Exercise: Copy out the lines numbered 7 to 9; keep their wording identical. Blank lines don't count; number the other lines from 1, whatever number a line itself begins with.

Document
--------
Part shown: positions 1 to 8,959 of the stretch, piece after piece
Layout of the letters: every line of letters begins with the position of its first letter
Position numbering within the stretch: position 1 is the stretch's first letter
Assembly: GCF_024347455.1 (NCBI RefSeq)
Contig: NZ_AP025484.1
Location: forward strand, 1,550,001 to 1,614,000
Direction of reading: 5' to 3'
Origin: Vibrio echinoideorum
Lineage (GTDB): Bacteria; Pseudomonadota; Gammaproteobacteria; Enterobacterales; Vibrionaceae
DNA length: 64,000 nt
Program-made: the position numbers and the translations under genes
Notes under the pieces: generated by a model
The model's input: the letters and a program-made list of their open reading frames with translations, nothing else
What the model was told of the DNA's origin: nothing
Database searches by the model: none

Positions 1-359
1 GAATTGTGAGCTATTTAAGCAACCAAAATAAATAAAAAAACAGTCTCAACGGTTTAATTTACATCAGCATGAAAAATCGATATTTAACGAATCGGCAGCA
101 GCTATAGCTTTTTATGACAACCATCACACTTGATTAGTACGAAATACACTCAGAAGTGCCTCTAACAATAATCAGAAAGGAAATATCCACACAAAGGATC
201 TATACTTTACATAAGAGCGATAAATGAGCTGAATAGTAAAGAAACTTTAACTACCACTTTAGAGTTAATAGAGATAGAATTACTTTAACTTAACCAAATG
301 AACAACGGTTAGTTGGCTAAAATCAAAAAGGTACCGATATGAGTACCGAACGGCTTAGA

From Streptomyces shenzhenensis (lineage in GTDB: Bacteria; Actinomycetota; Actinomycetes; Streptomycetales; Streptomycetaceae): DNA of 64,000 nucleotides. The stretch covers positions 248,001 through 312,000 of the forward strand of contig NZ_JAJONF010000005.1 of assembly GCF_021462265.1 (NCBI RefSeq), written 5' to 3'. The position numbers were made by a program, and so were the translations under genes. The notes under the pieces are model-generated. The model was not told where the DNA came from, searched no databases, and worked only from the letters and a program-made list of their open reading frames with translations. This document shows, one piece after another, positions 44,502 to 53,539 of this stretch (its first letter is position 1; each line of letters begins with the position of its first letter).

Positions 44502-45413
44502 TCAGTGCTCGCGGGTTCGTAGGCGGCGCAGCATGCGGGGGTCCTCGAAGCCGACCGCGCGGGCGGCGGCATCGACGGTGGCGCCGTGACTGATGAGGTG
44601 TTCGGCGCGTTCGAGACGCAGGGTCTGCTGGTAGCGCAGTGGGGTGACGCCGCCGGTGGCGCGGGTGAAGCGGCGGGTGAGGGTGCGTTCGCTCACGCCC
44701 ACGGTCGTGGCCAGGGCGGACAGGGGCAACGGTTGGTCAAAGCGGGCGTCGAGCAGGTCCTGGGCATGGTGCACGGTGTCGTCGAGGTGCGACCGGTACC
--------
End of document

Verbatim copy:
Direction of reading: 5' to 3'
Origin: Vibrio echinoideorum
Lineage (GTDB): Bacteria; Pseudomonadota; Gammaproteobacteria; Enterobacterales; Vibrionaceae